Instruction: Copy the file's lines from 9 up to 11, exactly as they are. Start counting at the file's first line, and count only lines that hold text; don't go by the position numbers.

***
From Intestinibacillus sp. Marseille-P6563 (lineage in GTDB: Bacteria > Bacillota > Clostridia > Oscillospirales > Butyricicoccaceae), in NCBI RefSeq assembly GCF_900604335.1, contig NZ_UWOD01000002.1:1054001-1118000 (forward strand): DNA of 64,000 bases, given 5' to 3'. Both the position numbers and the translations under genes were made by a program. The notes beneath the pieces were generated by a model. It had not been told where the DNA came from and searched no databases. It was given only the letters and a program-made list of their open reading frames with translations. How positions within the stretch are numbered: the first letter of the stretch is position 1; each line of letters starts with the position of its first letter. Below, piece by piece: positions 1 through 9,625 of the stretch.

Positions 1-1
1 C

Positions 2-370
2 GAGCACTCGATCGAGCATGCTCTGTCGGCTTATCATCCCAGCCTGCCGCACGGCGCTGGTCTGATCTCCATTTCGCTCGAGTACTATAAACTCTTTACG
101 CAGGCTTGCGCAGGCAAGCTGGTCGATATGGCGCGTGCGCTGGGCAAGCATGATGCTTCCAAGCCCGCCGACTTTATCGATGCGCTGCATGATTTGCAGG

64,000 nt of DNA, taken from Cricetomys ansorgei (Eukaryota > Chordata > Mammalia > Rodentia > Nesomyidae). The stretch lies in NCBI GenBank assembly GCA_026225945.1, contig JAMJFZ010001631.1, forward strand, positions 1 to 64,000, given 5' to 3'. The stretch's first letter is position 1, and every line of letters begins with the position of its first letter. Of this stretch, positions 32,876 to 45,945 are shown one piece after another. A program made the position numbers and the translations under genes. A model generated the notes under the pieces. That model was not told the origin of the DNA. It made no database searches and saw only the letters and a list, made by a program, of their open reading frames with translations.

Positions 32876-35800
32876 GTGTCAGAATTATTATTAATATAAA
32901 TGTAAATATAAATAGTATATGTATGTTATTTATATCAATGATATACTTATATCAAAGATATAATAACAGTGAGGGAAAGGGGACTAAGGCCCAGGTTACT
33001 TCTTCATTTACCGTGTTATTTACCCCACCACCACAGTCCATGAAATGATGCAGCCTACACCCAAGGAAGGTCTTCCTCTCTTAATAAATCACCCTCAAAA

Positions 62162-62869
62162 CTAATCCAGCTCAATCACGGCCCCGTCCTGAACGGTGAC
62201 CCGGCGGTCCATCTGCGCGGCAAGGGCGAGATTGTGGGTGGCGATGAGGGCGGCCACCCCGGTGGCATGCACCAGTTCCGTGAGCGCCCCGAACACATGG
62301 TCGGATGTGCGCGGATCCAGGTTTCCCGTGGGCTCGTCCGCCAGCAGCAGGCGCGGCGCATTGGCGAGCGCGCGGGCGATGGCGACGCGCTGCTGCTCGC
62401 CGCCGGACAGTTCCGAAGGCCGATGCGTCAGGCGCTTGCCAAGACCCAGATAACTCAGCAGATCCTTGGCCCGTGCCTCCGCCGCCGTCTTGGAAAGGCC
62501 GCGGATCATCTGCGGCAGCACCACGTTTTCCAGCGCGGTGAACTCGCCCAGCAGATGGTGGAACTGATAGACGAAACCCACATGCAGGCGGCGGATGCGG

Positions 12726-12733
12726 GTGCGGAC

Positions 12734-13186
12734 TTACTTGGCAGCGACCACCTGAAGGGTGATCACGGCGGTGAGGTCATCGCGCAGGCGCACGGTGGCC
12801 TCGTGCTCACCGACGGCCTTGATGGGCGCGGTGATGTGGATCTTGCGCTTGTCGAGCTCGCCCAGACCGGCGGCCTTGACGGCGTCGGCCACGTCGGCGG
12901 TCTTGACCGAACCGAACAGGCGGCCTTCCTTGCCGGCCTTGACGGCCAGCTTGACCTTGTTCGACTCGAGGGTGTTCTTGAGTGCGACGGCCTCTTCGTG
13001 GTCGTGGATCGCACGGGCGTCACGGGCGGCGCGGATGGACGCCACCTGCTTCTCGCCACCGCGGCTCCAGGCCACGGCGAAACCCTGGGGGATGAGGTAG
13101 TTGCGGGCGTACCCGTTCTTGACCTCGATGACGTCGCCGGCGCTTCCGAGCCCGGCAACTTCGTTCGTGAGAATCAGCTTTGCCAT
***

32876 GTGTCAGAATTATTATTAATATAAA
32901 TGTAAATATAAATAGTATATGTATGTTATTTATATCAATGATATACTTATATCAAAGATATAATAACAGTGAGGGAAAGGGGACTAAGGCCCAGGTTACT
33001 TCTTCATTTACCGTGTTATTTACCCCACCACCACAGTCCATGAAATGATGCAGCCTACACCCAAGGAAGGTCTTCCTCTCTTAATAAATCACCCTCAAAA